Hockey enough for ya?
Sports fans, ever so short on options, could have spent their time enjoying the holidays this year in front of the TV for any number of hockey games, each built up and hyped in their own way, instead of, you know, enjoying the
holidays away from the TV.
Between yesterday’s revival of the “Heritage Classic” as the NHL’s new outdoor “Winter Classic,” the usual series of blowouts crowding out a few close contests at the World Juniors (now risen to the point of being a bona
fide Christmas tradition), and the marginal-as-usual-but-for-the-presences-of-Doug-Gilmour-and-Curtis-Joseph Spengler Cup, the last week has been nothing but large headline hockey news.
Last week, of course, just happened to be that little week between Christmas and New Year’s, but surely there are priorities to take into account, right?
And besides, even if any given hockey fan wasn’t interested in any of those three events, there still were regular NHL games and the usual assortment of AHL and CHL matches available for the discerning viewer.
Not to mention the small handful of significant local tilts held in December’s last days for those preferring a trip to the rink.
Perhaps it’s the fractured nature of hockey, but no other sport in the world would try to cram in so many important yet conflicting events into such a short period of time.
Even with the holidays and extra time from work afforded to most viewers, who could realistically make time to watch all of Canada’s world junior games, all of Canada’s Spengler Cup games, and the New Year’s Day Winter Classic match-up between the Buffalo Sabres and the Pittsburgh Penguins—all on top of their usual diet of Hockey Night in Canada on Saturday night alongside a smattering of games through the week?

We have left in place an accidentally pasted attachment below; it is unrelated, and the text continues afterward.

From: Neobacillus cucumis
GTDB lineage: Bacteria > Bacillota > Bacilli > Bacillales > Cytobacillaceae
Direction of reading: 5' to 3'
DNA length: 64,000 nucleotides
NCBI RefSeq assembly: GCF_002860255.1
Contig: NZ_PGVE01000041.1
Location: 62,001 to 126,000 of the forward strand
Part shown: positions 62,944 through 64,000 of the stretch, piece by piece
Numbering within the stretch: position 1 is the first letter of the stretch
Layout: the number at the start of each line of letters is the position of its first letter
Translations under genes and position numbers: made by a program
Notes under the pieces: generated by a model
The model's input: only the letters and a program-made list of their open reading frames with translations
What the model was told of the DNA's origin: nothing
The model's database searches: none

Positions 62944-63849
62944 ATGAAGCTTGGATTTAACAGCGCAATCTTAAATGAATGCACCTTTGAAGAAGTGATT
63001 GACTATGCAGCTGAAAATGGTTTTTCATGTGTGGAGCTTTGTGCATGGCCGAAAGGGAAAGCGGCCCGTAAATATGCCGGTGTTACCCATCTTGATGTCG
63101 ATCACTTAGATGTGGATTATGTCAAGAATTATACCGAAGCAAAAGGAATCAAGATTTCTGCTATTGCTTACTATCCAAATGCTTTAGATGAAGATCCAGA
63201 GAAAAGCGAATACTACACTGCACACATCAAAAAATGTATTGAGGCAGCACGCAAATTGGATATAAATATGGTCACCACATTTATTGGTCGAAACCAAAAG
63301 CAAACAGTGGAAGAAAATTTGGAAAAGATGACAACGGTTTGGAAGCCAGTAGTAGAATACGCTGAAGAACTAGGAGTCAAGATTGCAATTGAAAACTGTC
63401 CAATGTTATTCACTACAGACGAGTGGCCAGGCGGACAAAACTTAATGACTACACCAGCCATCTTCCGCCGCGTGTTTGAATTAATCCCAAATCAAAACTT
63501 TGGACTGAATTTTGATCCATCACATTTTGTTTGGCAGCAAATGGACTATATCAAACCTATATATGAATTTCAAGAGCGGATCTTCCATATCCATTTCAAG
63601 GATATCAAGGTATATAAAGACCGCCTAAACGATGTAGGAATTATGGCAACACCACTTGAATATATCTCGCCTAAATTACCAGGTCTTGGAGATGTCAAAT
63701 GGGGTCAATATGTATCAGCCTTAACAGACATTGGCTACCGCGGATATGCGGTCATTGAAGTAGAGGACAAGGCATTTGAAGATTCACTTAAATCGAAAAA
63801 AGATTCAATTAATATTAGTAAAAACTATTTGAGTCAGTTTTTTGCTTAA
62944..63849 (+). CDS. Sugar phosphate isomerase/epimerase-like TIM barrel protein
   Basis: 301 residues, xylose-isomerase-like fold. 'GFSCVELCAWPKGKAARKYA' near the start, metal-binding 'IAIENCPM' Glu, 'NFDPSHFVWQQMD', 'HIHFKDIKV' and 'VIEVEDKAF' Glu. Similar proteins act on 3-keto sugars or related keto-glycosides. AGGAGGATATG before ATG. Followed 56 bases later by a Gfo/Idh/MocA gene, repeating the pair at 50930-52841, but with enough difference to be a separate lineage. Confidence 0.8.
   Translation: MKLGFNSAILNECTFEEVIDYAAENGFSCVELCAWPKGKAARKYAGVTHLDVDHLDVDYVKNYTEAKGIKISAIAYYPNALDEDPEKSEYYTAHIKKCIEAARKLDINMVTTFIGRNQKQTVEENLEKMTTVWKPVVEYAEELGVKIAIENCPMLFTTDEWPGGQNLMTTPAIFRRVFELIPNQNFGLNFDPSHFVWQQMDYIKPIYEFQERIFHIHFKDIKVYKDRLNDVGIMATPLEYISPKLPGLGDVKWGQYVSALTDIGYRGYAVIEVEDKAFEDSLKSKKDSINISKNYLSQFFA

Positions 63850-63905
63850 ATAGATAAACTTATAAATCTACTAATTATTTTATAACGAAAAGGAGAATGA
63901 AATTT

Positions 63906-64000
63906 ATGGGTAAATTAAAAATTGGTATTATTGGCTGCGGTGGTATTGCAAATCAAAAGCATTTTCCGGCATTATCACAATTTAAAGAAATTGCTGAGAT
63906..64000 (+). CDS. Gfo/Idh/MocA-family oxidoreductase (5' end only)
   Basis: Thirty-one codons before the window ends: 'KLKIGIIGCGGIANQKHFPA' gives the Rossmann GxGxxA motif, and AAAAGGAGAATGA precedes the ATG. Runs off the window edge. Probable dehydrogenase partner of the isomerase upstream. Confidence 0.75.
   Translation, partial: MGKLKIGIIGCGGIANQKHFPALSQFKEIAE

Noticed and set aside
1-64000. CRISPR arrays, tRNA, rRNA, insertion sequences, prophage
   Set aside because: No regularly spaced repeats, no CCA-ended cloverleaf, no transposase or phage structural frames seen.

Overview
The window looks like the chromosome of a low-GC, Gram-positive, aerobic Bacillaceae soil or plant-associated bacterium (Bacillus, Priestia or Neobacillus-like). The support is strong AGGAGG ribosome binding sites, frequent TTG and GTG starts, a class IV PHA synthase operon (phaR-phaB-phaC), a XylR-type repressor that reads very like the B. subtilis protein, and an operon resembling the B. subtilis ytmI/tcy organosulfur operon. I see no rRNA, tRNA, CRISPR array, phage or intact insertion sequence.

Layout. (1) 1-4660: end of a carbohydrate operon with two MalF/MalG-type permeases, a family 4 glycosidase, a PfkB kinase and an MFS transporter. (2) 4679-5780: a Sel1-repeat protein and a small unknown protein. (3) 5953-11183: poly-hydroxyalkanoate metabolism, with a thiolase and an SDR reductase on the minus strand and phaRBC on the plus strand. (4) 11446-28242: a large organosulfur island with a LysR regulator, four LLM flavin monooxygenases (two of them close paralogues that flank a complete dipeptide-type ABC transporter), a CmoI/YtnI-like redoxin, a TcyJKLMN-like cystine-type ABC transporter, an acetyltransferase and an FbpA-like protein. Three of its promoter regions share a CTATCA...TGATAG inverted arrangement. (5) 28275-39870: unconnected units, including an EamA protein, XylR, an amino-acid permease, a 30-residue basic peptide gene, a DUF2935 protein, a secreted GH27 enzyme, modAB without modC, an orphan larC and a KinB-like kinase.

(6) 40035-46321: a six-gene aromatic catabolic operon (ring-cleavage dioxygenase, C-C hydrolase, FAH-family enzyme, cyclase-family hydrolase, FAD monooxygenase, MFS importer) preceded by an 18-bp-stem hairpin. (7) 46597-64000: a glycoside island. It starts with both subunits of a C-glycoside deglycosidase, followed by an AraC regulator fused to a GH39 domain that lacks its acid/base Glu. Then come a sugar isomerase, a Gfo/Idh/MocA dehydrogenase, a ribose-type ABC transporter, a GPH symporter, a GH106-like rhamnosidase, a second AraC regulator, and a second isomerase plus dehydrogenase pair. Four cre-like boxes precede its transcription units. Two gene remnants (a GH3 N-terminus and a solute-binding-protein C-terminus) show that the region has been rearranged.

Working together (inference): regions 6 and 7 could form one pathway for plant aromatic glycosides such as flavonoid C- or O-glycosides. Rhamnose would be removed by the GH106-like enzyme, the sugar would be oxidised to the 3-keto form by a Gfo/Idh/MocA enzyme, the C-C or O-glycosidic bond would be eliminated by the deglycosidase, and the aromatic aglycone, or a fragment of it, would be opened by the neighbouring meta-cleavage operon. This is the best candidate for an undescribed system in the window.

More importantly, who would want to?
In this world of several hundred television stations, options are king and hockey fans with a wide array of digital channels certainly have nothing else if not options. But isn’t this just simply too much?
The NHL set the date for the Winter Classic largely to tiptoe around NFL and NCAA dates to not get lost in the crowd of American sports. Perhaps that’s worked out, but doesn’t it say something that the event is getting lost in the crowd of hockey games held over the holidays?
Should the NHL bring the outdoor game back (and it should), perhaps the better idea would be to offer it as counter-programming. Should a rumour prove true and the Detroit Red Wings host the Toronto Maple Leafs in Ford Field (which, it should be noted, isn’t an outdoor stadium), perhaps the parties involved shouldn’t get excited about whether or not football fans care that it happens.
Maybe just before Christmas would be the right time—seasonal, but just before the launch of the World Juniors.
Hockey fans shouldn’t feel pressure to see all of hockey’s best events, and aren’t hockey’s best fans the ones the sport at its highest level should be trying to cater to?
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